Written by Fantasma el Rey
Norah Jones has thirteen new songs to offer on her latest release The Fall, which marks a change in direction for her and features a different sound as she works with a new cast of musicians. Norah plays more guitar on her fourth album and less piano, but fear not, her vocals remain as beautiful and sexy smooth as ever. One more change is that Miss Jones’ hair is now short, but again she remains stunning, which goes to show that new looks, sound, and musicians can’t take away from true brilliance.
“Chasing Pirates” opens with synth vamps, mellow bass and guitar, a steady drum snap, other percussion, and the Wurlitzer swirling in the background. The mix of instruments with Norah’s sublime vocals and lyrics has me reeling and lost instantly in the eerie, dreamlike darkness. The lyrics are great and illustrate how one text message can send the mind spinning: “In your message you said/ You were going to bed/ But I’m not done with the night/ So I stayed up and read/ But your words in my head/ Got me mixed up so I turned out the light/And don’t know how to slow it down/ My mind’s racing from chasing pirates.” The lyrics move on and there’s “an ambulance scream,” “impossible schemes,” and drowning insanity, back to mind racing, chasing pirates, a line which is delivered masterfully by Norah. There’s also the slightest Caribbean feel, like Blondie’s “The Tide Is High,” slowed to a crawl and buried in the sand so its barley audible.
“Even Though,” “Light As A Feather,” and “Young Blood” continue down the road of darkness set up by “Chasing Pirates.” The bass lines and drums remain a steady, driving factor and can be related to certain gothic, new wave sounds of the early- to mid-1980s. Norah’s lyrics shine and along with the music remain a bit heavy even as she has some writing help from Jesse Harris (“Even Though”), Ryan Adams (“Light As A Feather”), and Mike Martin (“Young Blood”). “Young Blood” contains great lyrics about gunning down werewolves, “Our fears are only what we tell them to be,” and “Young blood/Young bones/Old ghost,” not in that exact order but strung together well and in a way that makes them work wonders.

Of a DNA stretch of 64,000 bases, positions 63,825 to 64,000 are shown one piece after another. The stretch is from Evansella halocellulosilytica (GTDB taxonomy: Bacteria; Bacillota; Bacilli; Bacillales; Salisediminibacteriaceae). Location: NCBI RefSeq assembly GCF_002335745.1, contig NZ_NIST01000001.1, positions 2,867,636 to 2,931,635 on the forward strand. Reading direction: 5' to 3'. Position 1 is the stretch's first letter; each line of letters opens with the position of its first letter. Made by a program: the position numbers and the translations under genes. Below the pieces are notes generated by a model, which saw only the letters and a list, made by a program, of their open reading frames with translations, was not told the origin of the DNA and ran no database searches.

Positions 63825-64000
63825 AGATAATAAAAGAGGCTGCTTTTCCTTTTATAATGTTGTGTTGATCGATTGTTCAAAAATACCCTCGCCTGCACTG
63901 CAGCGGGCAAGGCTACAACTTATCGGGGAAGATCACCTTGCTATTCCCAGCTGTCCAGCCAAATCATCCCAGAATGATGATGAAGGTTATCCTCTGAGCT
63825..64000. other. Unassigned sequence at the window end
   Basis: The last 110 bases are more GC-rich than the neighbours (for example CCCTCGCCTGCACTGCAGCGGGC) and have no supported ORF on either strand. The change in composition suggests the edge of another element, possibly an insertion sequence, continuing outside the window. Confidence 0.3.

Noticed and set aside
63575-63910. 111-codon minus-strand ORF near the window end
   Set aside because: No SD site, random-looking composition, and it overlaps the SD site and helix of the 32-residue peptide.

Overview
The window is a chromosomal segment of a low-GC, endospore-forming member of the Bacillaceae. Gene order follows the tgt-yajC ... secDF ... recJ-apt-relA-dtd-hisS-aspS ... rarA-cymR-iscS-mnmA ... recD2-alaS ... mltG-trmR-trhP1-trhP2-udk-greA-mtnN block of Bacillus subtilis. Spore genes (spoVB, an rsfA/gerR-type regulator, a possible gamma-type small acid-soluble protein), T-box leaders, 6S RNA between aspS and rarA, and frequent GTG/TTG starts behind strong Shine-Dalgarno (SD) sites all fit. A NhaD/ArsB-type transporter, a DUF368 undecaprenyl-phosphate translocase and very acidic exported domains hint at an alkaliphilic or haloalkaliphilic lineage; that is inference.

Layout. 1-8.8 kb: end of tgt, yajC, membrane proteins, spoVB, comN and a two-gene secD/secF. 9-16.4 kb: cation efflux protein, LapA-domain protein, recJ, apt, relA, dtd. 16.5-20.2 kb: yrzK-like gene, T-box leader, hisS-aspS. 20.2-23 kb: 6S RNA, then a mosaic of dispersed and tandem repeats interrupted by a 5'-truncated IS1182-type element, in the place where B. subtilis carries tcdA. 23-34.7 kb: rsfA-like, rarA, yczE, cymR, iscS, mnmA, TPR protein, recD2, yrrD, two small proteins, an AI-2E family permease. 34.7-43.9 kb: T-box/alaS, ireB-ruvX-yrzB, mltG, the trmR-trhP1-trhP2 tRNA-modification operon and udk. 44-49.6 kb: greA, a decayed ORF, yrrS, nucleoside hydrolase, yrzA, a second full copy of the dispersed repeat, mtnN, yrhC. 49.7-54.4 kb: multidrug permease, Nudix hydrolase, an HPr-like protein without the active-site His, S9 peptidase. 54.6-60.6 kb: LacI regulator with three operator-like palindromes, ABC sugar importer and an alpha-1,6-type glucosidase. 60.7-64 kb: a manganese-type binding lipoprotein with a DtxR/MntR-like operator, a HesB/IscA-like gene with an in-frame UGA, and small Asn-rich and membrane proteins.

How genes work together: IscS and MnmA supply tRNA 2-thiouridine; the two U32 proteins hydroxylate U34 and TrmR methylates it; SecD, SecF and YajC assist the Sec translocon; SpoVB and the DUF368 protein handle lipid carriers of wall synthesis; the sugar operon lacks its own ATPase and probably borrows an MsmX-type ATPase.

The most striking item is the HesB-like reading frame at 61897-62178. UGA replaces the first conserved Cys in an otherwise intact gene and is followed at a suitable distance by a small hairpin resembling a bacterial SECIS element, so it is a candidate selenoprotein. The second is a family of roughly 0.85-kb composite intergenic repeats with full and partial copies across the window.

“I Wouldn’t Need You,” “Waiting,” “You’ve Ruined Me,” “Stuck,” and “Tell Yer Mama” break things up a bit. They have that country vibe Norah has displayed here and there on her past recordings. “Wouldn’t Need You” finds Norah’s piano work brought to the front and tells of how if she could do certain things on her own and feel a certain way on her own she “wouldn’t need you.”
“Waiting” finds her doing just that, wondering why and will she ever learn and will waiting at all ever get “you” to return. “Stuck” brings in some scratchy, heavy electric guitar and the play of the bass, piano, and string synth remind me, in a slight way, of the chorus to Lou Reed's “Satellite Of Love.” Call me "crazy," but I hear it.
“Tell Yer Mama” finds Jesse Harris and old friend Richard Julian helping with the songcraft on this mid-tempo country romp. The bass thumps out solid plunks as the drums pound an Indian bop hop beat. The clavinet provides an interesting sound twist to this tale of someone who just can’t see that the girl is waiting for him to come around.
“It’s Gonna Be” is the thunder-and-lighting track as its three minutes of heavy, rumble drums; thick bass grooves; mean guitar; and a “tuff” sounding Wurlitzer set the stage for Norah’s assertive vocals. She pushes you back telling how its gonna be: “Aim at the ones who’ve really hurt us/ They should be arrested for murders.”
“Back To Manhattan” and “December” are the jazzy/country tunes that could have been pulled from her previous recordings. “Manhattan” is a quiet piece about going back to something or someone you’d thought you could simply ride away from. “December” scales things back more as this one is only played with acoustic guitar, some light programming and synth, and of course Norah’s piano and sublime vocals.
“Man Of The Hour” is the album closer and finds Norah alone at the piano telling of her “man” of the hour: a dog. After listening to this witty little ditty, it makes you wonder and rethink the focus of some of the others songs' lyrics. Then there is the album cover with her in a furry-looking wedding gown with a top hat and a Saint Bernard at her feet while the CD insert has her in the same dress surrounded by dogs.
Norah Jones’ The Fall is mostly set to a different pace for her. Some fans may be a bit taken back at first, but Norah is the same talent overall and can still make you think and sing along with her poetry and wit set to wonderful music.